I’d also like to focus on the way in which individualism resonates so powerfully within our culture. Elise Boulding spoke of a very interesting image, about the two human needs, for bonding and for space. But the balance between these needs changes from one culture to the next. Ours is one with a stronger need for space relative to bonding than many other cultures and it’s very, very difficult to change that kind of bedrock. It affects the way we think about peace culture characteristics in the long run as well. For example, many of these ideal elements of peace are right, they’re important. But most people – I see this in my teaching – find it scary and challenging to live that way. These ideals call on us to be comfortable with profound and fundamental change. They’re taxing. We could probably agree that they’re taxing in a good way, but it’s different than the way in which most people live.
Think about risk or think about adventure, and oftentimes, maybe too often, we go in the other direction. Or think about what’s involved in making a commitment with others. There’s a tremendous reward, as most of us recognize, in that kind of activity. I found it myself just working on the Hiroshima/Nagasaki exhibit that Winston Langley mentioned before. How different it is to work on a project with others than it is to go off by yourself and write something, how both difficult and rewarding that can be. But this peace culture calls for a change and change can be seen as scary. The idea of change has been something that’s been manipulated as a threat and used by conservative movements in the United States for years in a constant pattern.
Just briefly, some implications and questions come out of this discussion. One is the concept of zones of peace or islands of peace. We know that there are arms controls treaties that have created zones of peace. There are cities that have created nuclear-free zones. There have been various declarations by municipalities in regard to important elements of war and peace. Another way to think about zones of peace is to step away from their physical and geographical elements and think about the interplay between war and peace cultures, or pieces of war and peace cultures that exist within ourselves. The zone of peace, or the contest between different zones of peace and war, exist within our hearts and our minds to some degree. I’m just thinking generally of us as metaphors, as representatives, more broadly, of life in the United States.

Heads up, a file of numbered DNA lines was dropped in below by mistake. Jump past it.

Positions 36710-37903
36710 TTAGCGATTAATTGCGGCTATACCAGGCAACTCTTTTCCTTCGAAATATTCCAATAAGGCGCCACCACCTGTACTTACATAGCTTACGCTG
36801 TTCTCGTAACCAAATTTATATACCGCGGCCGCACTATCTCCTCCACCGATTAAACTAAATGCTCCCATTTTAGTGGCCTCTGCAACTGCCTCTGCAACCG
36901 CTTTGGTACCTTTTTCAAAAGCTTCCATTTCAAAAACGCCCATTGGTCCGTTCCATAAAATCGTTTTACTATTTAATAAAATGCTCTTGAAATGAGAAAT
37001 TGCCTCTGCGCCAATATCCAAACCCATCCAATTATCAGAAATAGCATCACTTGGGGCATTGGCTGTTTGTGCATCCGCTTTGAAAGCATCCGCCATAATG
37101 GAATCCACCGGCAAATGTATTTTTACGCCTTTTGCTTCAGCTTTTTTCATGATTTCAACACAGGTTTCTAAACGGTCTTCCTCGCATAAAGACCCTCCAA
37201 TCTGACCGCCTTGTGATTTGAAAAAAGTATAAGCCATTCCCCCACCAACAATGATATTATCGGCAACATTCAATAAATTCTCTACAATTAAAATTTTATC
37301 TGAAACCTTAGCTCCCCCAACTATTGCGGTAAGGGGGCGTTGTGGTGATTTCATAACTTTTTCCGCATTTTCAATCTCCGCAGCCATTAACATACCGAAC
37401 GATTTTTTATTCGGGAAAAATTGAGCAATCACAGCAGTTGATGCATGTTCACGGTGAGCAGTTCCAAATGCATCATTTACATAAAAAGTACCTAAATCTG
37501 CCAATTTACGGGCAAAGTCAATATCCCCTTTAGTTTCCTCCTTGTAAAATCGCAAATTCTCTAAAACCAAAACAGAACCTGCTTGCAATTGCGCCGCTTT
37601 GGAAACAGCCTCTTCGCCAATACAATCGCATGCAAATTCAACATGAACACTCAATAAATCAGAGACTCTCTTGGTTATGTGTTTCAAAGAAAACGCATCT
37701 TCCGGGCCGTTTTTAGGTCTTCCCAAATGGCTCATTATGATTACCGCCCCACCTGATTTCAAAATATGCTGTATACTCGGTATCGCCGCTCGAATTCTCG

I mentioned also the important element of national characteristics, the importance of individualism. There are some elements about peace culture that will resonate strongly for people and there are some elements that might not find as ready an acceptance in the United States as they might in some other cultures. For example, the words “tranquility of the mind” or “trying to achieve harmony.” Maybe it’s just a projection on my part, but those phrases are not particularly strong, personal goals for me. To achieve tranquility of the mind. I get suspicious of that phrase. I get very nervous. So I’ll project this on Americans. But I can imagine harmony and tranquility of the mind resonating more in the popular culture of other parts of the world. When I walk down the street or when I think about my lived culture for the day or what’s going to happen, I know harmony is not going to be there and it’s not necessarily a state that I want to seek, except when I’m sleeping.
Another question I think is important is the progress and movement in different cultural spheres and fields. There’s been significant movement about the Vietnam Syndrome and the way in which it’s more difficult to achieve legitimation for war or to identify war with a project of national honor. Another example is the remarkable way in which World War II movies have changed over the last 10 or 15 years. They’ve been changed from the great war, the good fight, to a much more problematic presentation of who the Germans are, who the Japanese are, the way in which people are scared, the way the war seems more inconclusive. While I don’t think it’s a perfect movie, “Thin Red Line” is a remarkable statement about how even the good war, World War II, is being presented differently by Hollywood. However, I’ll also quickly note that we have no shortage of Sylvester Stallone, Arnold Swartznegger, and Jean Claude Van Damme images as well, perpetuating another dynamic of violence and the warrior, which is alive and well.
What is the source of movements? Leadership, social movements, circumstances, and situations. I would argue there is significant potential towards using the embryonic forms of peace culture that exist in our societies to move significantly toward the top of the page. But it’s going to take some imagination and political leadership that we’re missing right now. And we need to look at the way in which peace cultures interact, not only with war culture, but with the popular culture of the United States.